8. i tend to go along with the ‘you catch more flies with honey than with vinegar’ approach. the scared-straight doesn’t work at any age, imho. i do agree that showing them the relevance of rules — maybe the payoff for them — is key when they’re misbehaving. but i don’t think not being able to sleep is misbehaving. it’s not his fault. being tired in the morning has nothing to do with rules.

  9. yeah, he’s just now turned five, which makes it a little difficult to communicate the consequences of not following rules, or why society is better when there are rules.

    i mean, my babysitter watches up to 6 toddler/preschoolers, most of ’em little boys. there is, by necessity, a much higher level of daily structure there, than at our house.

    i’m trying to talk to him about all the new rules there are going to be when he goes to school in the fall, and i’m hoping by then he’ll be comforted by the fact it’s, for instance, against the rules for big bullies to beat him up.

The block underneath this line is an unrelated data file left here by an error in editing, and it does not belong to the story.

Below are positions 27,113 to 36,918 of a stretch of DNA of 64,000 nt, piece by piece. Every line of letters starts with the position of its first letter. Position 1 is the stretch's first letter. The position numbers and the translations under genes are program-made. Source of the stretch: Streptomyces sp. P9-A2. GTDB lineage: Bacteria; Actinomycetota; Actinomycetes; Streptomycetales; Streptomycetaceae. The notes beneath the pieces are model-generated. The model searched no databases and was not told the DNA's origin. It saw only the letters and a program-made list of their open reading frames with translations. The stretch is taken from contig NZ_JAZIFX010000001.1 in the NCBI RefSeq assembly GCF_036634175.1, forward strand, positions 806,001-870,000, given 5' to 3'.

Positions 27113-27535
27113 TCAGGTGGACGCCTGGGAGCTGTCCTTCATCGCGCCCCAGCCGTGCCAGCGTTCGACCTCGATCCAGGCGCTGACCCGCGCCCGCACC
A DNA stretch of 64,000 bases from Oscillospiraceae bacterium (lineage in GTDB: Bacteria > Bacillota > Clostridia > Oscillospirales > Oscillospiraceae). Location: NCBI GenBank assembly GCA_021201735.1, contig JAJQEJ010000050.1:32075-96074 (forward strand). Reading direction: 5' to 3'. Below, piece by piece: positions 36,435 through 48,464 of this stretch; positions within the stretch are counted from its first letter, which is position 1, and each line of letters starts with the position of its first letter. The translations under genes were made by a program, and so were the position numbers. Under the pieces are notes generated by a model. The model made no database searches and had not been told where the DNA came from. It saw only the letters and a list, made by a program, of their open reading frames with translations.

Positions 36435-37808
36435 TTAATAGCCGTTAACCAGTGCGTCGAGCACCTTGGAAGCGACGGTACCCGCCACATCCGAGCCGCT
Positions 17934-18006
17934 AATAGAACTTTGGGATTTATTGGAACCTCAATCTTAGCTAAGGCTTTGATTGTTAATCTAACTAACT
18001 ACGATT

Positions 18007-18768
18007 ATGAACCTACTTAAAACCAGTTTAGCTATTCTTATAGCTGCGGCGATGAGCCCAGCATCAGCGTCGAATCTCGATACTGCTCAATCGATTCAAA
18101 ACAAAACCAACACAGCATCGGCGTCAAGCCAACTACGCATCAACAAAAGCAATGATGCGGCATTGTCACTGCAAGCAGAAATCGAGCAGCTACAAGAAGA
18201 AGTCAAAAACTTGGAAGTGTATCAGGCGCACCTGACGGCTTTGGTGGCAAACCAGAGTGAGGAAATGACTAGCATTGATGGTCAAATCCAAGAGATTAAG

we’re working on it.

    oh – and lavonne — you’re absolutely right, the tired in the morning is the way we are, and that’s when he’s most likely to whine and protest — generally by the time margie gets here, he’s grabbing a video to bring with him and bouncing out the door.

    mornings are hard for us. probably they always will be.

  10. school will probably be just what he needs, to give him lots to think about and do, and wear him out! he’s gonna love school, i bet.

  11. either very good or very bad, depending on how well he can settle down.